Upon a former accidental journey into this part of the country, during the war with France, it was with a mixture of pleasure and horror that we saw from the hills at the Lizard, which is the southermost point of this land, an obstinate fight between three French-men of war, and two English, with a privateer, and three merchant-ships in their company; the English had the misfortune, not only to be fewer ships of war in number, but of less force; so that while the two biggest French ships engaged the English, the third in the mean time took the two merchant-ships, and went off with them; as to the piccaroon, or privateer, she was able to do little in the matter, not daring to come so near the men of war, as to take a broadside, which her thin sides would not have been able to bear, but would have sent her to the bottom at once; so that the English men of war had no assistance from her, nor could she prevent the taking the two merchant-ships; yet we observ'd that the English captains manag'd their fight so well, and their seamen behav'd so briskly, that in about three hours both the Frenchmen stood off, and being sufficiently bang'd, let us see that they had no more stomach to fight; after which the English, having damage enough too no doubt, stood away to the eastward, as we supposed, to refit.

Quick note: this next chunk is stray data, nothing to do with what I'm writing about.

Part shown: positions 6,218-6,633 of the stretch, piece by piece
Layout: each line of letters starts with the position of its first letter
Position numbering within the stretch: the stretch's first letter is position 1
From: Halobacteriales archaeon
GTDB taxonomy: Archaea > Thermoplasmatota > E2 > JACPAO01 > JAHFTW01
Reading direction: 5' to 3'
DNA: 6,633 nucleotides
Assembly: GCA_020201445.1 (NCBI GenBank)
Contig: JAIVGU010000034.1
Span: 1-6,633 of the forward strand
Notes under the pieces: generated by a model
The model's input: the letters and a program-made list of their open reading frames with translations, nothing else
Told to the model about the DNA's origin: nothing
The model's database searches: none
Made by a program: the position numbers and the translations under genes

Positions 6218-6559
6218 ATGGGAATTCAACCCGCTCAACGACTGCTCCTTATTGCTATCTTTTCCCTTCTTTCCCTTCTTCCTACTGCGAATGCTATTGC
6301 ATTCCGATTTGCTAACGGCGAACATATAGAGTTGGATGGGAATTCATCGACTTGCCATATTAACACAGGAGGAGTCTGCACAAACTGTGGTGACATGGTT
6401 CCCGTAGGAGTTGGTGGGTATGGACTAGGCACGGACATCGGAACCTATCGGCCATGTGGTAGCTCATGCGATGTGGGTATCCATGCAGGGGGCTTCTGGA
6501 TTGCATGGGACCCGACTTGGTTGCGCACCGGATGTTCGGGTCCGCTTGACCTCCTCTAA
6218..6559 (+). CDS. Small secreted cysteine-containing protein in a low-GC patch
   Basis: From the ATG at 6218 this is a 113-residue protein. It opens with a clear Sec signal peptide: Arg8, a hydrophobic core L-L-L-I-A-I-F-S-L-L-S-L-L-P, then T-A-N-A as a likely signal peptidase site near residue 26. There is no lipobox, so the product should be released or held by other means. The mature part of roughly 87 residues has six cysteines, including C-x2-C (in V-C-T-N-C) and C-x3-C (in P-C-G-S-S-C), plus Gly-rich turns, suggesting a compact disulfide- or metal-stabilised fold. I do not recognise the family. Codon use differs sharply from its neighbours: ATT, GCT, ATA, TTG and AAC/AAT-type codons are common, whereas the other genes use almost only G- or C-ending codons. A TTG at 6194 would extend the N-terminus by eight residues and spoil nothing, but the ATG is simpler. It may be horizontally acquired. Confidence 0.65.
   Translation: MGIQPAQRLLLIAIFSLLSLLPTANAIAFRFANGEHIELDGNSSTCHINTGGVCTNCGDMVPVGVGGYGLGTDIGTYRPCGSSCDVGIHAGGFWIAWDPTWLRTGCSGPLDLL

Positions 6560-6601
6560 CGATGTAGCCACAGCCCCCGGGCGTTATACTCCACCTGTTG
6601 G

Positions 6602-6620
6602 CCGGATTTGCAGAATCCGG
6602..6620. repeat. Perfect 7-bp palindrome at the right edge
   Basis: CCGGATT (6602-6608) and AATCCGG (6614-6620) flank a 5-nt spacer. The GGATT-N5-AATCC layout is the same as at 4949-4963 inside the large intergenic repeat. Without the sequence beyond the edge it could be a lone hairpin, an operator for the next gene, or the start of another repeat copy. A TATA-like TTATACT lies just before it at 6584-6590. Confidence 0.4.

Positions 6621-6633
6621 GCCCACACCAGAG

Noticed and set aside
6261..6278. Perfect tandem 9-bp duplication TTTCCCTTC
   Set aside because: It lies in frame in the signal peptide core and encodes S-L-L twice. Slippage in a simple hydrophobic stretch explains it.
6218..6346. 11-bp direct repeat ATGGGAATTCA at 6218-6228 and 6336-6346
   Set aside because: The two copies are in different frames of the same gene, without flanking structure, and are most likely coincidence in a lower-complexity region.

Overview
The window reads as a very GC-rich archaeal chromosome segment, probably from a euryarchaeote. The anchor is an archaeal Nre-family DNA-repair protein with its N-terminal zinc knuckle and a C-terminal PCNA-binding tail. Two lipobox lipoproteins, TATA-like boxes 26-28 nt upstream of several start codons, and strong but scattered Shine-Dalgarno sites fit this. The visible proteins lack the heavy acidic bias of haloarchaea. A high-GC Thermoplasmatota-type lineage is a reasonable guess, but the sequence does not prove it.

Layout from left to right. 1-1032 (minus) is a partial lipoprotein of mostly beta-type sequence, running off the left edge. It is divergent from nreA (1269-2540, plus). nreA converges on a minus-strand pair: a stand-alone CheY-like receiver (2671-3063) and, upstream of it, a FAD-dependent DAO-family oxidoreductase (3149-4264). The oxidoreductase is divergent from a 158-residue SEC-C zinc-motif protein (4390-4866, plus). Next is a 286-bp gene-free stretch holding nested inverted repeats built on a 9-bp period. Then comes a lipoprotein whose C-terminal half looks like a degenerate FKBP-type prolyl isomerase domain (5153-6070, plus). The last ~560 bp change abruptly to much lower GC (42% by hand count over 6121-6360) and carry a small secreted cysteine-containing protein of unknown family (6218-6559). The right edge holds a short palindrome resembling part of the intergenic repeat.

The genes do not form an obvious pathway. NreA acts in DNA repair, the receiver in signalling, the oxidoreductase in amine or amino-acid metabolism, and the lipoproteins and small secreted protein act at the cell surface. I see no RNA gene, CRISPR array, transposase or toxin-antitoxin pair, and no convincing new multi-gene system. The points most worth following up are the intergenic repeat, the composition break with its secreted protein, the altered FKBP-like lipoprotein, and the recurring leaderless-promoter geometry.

This point of the Lizard, which runs out to the southward, and the other promontory mention'd above, make the two angles, or horns, as they are call'd, from whence 'tis supposed this county receiv'd its first name of Cornwall, or as Mr. Cambden says, Cornubia in the Latin, and in the British Kernaw , as running out in two vastly extended horns; and indeed it seems, as if nature had form'd this situation for the direction of mariners, as foreknowing of what importance it should be, and how in future ages these seas should be thus throng'd with merchant ships, the protection of whose wealth, and the safety of the people navigating them, was so much her early care, that she stretched out the land so very many ways, and extended the points and promontories so far, and in so many different places into the sea, that the land might be more easily discovered at a due distance, which way soever the ships should come.